This weekend, the professional football community in the UK will boycott social media. The “gesture”, initiated by the anti-racism charity, Kick It Out, and others, is a call to “those with power [within social media] … to do more and to act faster … to make their platforms a hostile environment for trolls”. At the time of writing, British rugby and British cricket has announced that they will join the boycott.
I wish them all luck. Something is needed to deliver major change.
A good place to start might be improved clarity around the nature of social media and the responsibility its providers take for the words and images that appear on their forums. At the moment, much of the thinking is confused and confusing.
Platform v publisher
When Twitter banned Donald Trump following the Capitol riots in January, many commentators were quick to claim that the media giant implicitly abandoned its claim that it is not a “publisher”. Amol Rajan, Media Editor at the BBC, was one of the first to ride this particular bandwagon in his Newsnight piece on 11 January.
Thanks for your kind and constructive feedback to my bit on #bbcnewsten last night, regarding social media and free speech. Here it is again, ICYMI.
— Amol Rajan (@amolrajan) January 12, 2021
The idea being expressed in these two words is that a publisher is someone who commissions the creation and dissemination of a document and, in doing so, the publisher can exercise total control over the content whereas, under this theory, a platform is a channel through which contributors can say what they want without any control by the channel’s owner or provider.
The first clue that these two words do not adequately define the whole space is that a publisher is an entity (a person or a firm) with decision-making capabilities, whereas a platform is an inanimate thing – a thing which has an owner who possesses the decision-making capabilities. Before launching a platform, the owner has to decide on a bunch of rules. In Twitter’s case, the most obvious rule was 140 characters (now 280). There are plenty of others: if there weren’t, Twitter and Facebook etc would be indistinguishable from each other. So the material that appears on a platform is not – and never has been – completely at the mercy of its users.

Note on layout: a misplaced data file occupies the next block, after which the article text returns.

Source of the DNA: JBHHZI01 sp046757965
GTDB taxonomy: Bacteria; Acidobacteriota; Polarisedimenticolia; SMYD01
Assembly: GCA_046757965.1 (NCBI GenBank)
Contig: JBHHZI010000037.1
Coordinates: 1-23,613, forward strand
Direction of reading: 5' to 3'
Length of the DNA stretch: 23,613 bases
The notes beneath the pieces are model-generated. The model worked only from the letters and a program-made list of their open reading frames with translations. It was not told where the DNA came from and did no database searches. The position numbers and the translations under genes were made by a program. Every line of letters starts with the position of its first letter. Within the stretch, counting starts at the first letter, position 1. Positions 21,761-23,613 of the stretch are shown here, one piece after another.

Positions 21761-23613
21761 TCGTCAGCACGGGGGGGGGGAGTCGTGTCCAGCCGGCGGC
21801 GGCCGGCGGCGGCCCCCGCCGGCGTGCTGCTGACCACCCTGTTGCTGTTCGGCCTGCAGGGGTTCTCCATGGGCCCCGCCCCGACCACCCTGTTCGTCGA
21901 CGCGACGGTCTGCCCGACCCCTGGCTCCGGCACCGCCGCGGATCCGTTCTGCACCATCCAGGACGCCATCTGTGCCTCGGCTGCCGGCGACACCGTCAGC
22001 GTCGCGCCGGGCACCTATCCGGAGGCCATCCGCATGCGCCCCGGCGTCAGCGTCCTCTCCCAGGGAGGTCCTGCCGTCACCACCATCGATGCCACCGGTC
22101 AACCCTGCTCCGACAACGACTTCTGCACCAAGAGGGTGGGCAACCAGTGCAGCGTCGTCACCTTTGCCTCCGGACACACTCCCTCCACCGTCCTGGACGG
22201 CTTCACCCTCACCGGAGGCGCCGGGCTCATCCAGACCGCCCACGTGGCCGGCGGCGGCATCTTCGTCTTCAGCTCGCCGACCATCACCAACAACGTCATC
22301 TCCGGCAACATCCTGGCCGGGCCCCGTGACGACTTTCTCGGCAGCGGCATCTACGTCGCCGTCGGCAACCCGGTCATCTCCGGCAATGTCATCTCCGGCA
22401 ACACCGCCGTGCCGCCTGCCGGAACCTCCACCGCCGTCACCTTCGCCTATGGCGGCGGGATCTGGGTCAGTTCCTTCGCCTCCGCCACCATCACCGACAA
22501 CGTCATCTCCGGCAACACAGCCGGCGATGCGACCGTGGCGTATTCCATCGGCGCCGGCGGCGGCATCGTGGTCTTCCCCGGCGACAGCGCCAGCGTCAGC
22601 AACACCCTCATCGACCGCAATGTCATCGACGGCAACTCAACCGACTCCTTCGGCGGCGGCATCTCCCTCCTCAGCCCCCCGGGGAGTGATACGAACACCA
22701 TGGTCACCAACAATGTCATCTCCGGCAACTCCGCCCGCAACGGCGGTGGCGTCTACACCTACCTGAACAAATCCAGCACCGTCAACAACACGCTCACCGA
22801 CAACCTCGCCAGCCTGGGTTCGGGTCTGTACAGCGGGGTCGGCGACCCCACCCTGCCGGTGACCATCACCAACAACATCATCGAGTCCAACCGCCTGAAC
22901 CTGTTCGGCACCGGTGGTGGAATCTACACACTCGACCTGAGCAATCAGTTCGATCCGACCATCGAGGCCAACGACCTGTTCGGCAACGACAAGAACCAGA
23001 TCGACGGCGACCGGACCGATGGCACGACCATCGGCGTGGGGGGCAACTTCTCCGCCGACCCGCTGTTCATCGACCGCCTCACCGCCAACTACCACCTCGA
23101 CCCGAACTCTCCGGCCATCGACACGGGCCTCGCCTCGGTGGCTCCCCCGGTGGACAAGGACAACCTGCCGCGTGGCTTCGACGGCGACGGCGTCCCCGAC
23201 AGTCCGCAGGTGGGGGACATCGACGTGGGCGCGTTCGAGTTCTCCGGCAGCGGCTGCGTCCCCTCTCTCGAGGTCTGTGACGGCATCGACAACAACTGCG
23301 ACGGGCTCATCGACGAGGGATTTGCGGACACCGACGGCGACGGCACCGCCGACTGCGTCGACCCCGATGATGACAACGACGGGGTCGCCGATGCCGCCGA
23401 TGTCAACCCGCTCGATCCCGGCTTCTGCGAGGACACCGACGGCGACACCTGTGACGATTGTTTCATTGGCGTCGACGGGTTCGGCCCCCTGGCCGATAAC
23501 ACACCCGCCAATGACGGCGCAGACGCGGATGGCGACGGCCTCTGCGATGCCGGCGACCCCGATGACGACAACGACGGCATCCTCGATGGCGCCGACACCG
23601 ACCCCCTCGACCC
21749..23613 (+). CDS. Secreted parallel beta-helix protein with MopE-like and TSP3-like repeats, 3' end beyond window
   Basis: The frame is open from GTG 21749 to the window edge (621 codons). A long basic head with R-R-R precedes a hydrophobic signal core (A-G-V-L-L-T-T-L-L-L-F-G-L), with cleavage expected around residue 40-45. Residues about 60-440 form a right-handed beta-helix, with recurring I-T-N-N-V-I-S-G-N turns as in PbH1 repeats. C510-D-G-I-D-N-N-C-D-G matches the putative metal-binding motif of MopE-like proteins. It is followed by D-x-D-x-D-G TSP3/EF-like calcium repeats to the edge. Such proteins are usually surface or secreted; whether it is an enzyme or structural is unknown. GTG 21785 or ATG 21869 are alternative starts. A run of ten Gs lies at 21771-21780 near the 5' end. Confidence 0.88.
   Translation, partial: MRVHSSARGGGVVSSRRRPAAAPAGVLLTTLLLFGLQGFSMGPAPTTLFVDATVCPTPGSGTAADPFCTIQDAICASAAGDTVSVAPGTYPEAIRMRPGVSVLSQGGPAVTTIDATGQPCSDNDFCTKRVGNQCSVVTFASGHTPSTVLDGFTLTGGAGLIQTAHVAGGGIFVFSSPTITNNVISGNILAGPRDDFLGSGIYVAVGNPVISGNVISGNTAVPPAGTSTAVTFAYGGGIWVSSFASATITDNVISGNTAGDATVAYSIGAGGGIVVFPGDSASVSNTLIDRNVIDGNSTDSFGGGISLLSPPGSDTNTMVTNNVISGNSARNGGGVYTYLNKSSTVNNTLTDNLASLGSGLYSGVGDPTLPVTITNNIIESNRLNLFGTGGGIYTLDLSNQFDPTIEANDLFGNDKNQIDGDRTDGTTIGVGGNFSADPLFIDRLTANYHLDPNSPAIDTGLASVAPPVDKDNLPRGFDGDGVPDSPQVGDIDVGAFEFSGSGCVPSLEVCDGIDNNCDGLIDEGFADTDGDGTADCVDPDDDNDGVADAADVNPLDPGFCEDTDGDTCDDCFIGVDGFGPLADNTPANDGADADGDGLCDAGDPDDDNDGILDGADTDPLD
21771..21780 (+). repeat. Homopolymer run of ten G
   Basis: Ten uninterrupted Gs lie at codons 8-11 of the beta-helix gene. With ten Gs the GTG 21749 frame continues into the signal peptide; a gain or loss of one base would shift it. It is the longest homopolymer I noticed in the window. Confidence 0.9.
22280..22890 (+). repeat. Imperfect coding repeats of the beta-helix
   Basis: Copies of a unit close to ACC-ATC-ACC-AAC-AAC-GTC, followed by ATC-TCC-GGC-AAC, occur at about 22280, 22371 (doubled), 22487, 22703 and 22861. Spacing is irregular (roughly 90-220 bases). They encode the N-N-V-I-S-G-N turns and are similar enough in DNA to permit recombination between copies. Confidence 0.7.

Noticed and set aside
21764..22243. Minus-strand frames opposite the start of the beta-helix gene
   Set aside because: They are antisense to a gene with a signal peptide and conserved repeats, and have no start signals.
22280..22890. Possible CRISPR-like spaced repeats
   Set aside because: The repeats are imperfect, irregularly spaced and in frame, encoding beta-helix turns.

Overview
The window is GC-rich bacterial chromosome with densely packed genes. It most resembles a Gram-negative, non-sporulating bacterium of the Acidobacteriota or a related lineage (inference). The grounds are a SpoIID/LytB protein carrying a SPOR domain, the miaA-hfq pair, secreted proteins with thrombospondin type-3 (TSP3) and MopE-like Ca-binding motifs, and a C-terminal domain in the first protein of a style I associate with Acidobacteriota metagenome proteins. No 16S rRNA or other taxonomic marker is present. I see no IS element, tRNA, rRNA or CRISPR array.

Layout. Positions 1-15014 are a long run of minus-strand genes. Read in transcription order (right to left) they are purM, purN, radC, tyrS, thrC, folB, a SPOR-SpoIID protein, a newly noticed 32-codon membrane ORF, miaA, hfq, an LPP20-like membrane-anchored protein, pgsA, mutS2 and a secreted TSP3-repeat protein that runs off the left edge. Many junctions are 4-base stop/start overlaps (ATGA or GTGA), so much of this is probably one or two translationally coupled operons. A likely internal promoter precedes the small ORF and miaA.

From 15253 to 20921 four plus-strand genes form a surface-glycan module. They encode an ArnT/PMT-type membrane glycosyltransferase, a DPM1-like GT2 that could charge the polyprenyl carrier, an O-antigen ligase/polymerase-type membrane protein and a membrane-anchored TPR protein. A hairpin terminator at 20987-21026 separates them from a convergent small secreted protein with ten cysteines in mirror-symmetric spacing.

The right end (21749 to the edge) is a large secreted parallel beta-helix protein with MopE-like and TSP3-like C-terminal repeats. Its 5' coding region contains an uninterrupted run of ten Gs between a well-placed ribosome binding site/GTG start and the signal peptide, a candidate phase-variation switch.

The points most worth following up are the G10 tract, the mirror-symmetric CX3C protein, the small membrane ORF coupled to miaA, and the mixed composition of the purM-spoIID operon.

Some of the platform rules can be enforced electronically: for example, it’s simply not possible to tweet more than the permitted number of characters. Others, such as the rule against hate speech, are judgemental and require after-the-event enforcement. But that may be only a temporary position. It is not impossible to envisage artificial intelligence (AI) reaching a level of speed and effectiveness that would allow each post to be checked against the platform’s rules before the post was released to the watching world.
Once such a capability existed, one might hope that the rules would block posts which violate a set of norms that most jurisdictions enforce, such as a ban on racist comment, incitement to violence and so on.
Which brings us to the crucial bit. If platform owners wish to be shielded from liability for what appears on their platforms, they probably need to be seen to have given up all control over the rules which govern the content. Maybe to a regulator. Or maybe to a recognised rule-setter. Facebook already has an independent Oversight Board to “answer some of the most difficult questions around freedom of expression online: what to take down, what to leave up and why”. The Oversight Board’s decisions are said to be binding on Facebook, but it is still early days. We wait to see just how independent the Oversight Board turns out to be.
The technology for implementing the rules is not there yet. But it is not far off. Facebook already uses AI in an attempt to filter out unacceptable content. It’s not always very good, as seen, recently, when it closed down the site for a town in France called Ville de Bitche. The mayor had to appeal to human intervention to get the page reinstated.
Whilst we wait for moderation by AI to be deliverable instantly and effectively, we have to make do with humans carrying out the task. But we don’t need the AI to arrive in order for us to realise that, if the decision on what content to release onto a site is entirely driven by rules – especially rules that are not left to the discretion of the platform owner – it becomes very clear that the mere act of banning a post (or the act of banning the person behind the post in the case of a most egregious breach) does not turn a platform into a publication or the platform-owner into a publisher.
There are those who argue that no individual should ever be banned from social media. Social media (the argument goes) is an essential mechanism of communication which must be available to all comers. This argument has nothing to do with the platform v publisher debate. It is an argument that turns on the notion of a common carrier. It is an argument which I shall return to another day.
This post originally appeared on Simon Carne’s blog and is reproduced with permission and thanks.